Public lands can enhance America's Great Outdoors

Bill Meadows

The Obama Administration's kick-off of America's Great Outdoors comes less than a week before the 40th anniversary of Earth Day. Together, the Administration, sportsmen, private landowners, tribal leaders, recreationists, and organizations like The Wilderness Society are addressing conservation in the 21st century. As the primary stewards of our public lands and conservation heritage, Department of the Interior Secretary Ken Salazar, Department of Agriculture Secretary Tom Vilsack, EPA Administrator Lisa Jackson and Council on Environmental Quality Chairperson Nancy Sutley will lead in protecting and restoring our shared, natural wonders for future generations.

The President has encouraged and invited every American to engage in this effort: local businesses, private land owners, public land users, city-dwellers, suburban families, and rural communities. I am delighted to share my deep passion and experience with our over 600 million acres of public lands--lands owned by all Americans.

There is no better way to appreciate the great outdoors than by visiting our diverse public lands. Along with providing a canvas for spectacular views, wild areas allow hundreds of millions of people every year to enjoy their favorite recreation activities - such as hunting, bird watching, hiking, photography, bike riding and picnicking with friends and family. Not only do America's wild lands sustain our communities, but they also provide a cultural and historical connection to who we are, and where we've been.

The Wilderness Society is asking the Obama administration to enrich America's Great Outdoors by looking at our wild lands for long-term benefits. We have offered the Administration constructive and positive recommendations when designing and carrying-out the initiative's vision:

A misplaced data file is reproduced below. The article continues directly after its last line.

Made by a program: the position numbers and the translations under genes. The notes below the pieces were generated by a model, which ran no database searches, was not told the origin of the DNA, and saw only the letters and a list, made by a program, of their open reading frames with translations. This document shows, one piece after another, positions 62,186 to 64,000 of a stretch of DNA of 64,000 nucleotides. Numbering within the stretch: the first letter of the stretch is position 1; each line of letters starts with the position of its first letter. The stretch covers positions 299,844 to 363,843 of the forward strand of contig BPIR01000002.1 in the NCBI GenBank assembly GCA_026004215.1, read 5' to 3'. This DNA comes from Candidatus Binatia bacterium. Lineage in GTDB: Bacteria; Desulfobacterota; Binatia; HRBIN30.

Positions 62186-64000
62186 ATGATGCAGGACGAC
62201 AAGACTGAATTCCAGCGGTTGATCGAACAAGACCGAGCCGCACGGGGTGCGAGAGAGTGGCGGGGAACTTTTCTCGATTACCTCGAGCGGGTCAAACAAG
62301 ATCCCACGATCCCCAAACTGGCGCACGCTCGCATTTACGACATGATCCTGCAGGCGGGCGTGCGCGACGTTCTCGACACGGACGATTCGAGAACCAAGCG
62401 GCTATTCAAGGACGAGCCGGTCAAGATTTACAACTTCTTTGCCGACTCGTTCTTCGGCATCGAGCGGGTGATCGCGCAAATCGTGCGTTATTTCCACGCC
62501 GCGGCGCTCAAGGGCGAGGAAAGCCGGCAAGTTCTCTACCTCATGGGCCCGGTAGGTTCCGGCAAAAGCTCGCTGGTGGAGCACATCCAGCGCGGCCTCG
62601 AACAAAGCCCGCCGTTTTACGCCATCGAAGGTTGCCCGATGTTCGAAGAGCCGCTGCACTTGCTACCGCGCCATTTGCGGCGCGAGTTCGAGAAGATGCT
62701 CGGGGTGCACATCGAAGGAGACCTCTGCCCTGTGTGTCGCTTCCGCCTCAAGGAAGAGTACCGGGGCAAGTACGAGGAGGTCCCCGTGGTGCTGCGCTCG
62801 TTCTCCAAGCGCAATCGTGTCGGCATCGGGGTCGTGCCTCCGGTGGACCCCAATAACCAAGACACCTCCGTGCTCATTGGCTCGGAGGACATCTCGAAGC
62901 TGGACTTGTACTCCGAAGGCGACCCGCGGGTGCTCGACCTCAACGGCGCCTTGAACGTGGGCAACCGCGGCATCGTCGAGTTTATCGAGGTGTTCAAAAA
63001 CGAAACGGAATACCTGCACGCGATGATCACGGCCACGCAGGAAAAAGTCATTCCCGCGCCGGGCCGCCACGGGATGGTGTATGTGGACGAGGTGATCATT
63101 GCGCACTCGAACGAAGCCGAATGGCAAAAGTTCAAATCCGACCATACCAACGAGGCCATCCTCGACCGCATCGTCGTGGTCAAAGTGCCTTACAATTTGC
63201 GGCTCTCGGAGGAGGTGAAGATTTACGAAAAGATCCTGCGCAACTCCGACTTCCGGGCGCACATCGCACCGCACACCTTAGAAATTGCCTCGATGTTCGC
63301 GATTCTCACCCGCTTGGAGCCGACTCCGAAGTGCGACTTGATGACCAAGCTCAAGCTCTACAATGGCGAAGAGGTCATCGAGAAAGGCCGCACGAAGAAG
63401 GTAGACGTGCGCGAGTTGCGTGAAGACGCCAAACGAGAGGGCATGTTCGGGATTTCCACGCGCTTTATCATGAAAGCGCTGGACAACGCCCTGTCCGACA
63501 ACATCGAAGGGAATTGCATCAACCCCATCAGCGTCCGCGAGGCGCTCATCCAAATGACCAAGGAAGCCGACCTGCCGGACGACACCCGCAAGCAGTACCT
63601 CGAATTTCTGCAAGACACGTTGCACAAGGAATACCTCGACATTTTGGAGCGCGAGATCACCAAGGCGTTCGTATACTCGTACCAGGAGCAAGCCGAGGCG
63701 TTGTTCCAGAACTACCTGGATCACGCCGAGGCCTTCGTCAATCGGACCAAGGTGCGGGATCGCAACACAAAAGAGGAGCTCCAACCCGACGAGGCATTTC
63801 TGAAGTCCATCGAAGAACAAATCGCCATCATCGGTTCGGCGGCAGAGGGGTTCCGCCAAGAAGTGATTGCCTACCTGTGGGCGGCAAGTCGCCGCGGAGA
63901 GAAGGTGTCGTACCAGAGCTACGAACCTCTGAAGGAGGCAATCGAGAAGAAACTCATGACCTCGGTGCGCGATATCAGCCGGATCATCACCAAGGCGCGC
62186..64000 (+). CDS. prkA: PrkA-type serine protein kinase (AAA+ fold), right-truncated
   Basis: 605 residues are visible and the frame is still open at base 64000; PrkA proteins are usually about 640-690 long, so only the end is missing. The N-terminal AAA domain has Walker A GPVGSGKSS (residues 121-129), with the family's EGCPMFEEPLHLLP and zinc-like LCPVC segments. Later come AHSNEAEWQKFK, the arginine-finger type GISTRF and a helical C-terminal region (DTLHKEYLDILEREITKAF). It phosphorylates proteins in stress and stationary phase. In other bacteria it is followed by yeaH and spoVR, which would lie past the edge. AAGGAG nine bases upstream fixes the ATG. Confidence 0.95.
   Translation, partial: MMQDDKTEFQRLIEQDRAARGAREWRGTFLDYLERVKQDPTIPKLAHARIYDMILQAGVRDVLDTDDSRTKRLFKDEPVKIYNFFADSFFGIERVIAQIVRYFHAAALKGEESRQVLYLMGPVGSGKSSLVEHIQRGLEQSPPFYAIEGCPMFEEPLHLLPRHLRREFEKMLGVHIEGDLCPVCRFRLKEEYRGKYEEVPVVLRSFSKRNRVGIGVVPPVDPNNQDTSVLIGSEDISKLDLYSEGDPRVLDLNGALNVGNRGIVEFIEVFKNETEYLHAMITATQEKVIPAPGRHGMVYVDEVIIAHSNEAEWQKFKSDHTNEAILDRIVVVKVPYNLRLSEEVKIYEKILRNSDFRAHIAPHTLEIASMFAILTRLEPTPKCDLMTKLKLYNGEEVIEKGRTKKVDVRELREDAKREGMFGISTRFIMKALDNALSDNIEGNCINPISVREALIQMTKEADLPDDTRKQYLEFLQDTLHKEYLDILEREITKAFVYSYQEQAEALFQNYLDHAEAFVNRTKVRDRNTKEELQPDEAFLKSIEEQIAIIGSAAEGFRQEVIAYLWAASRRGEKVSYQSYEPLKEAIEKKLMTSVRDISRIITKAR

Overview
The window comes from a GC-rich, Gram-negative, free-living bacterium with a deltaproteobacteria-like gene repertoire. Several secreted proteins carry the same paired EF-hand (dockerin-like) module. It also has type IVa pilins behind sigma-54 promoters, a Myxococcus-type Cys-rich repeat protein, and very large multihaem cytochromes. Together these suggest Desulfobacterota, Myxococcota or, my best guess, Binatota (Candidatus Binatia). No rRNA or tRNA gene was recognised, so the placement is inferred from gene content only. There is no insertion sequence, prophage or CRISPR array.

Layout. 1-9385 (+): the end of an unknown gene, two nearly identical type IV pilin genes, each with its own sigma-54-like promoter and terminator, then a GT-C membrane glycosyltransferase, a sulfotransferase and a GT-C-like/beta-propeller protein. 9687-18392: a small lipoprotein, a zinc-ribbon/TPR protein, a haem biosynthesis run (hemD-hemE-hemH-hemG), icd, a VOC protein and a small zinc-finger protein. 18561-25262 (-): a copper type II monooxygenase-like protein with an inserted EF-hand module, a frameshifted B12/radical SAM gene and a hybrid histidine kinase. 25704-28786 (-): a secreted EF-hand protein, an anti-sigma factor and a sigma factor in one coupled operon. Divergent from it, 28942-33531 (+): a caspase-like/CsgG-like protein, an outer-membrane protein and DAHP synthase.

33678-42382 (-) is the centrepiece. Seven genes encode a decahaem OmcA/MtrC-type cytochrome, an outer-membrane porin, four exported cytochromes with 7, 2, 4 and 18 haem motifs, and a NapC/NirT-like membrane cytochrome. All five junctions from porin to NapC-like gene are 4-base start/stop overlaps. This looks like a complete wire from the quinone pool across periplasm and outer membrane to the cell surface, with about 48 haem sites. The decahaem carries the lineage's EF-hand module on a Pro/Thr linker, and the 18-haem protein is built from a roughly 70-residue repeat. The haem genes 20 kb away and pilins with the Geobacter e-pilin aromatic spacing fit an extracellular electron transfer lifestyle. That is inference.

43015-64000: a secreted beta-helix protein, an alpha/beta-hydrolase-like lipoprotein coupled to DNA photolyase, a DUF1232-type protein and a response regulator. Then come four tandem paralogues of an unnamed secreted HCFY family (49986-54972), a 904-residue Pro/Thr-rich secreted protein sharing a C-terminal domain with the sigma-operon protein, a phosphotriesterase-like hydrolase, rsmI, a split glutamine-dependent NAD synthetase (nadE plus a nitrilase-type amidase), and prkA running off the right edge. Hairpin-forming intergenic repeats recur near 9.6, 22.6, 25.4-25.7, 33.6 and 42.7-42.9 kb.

As I said yesterday in the Washington Post:

"America's public lands serve as a smart 21st-century investment, because on top of all the benefits they already provide, they can sustain our communities into the future by anchoring local economies."

It is important that the Administration focus on large areas that have core wild land components - the very lands that provide our pure drinking water and healthy wildlife habitat. The administration should also utilize and empower local stakeholders - such as recreationists and businesses, hunting and angling groups, ranchers and landowners - to lead on restoration and conservation efforts, and work to identify and implement opportunities on our public lands that spur economic growth and enhance the ability of species to adapt to climate change. Finally, the Obama administration should maximize interagency and intergovernmental cooperation to manage our wild areas, and seek opportunities for protecting our public land values through conservation designations, such as national parks, national monuments and wilderness.

In order to accomplish this, The Wilderness Society offered to the Administration examples of wild areas [use link for a detailed description or see below for a list] where the shared goals of America's Great Outdoors can be successfully implemented.

We should strive to leave the next generation healthier and better connected to the natural world. The more time we spend on our public lands, the more inspired we will be to help preserve invaluable wild lands so that our kids will be able to enjoy our wilderness for generations to come.

Areas in which the goals of America's Great Outdoors can be implemented

  • The Crown of the Continent (Montana) provides one of the most promising opportunities for landscape-level conservation in the West, and is ripe for conservation history to be made with forest restoration complementing climate adaptation strategies, private lands conservation, land acquisition and wild lands protection.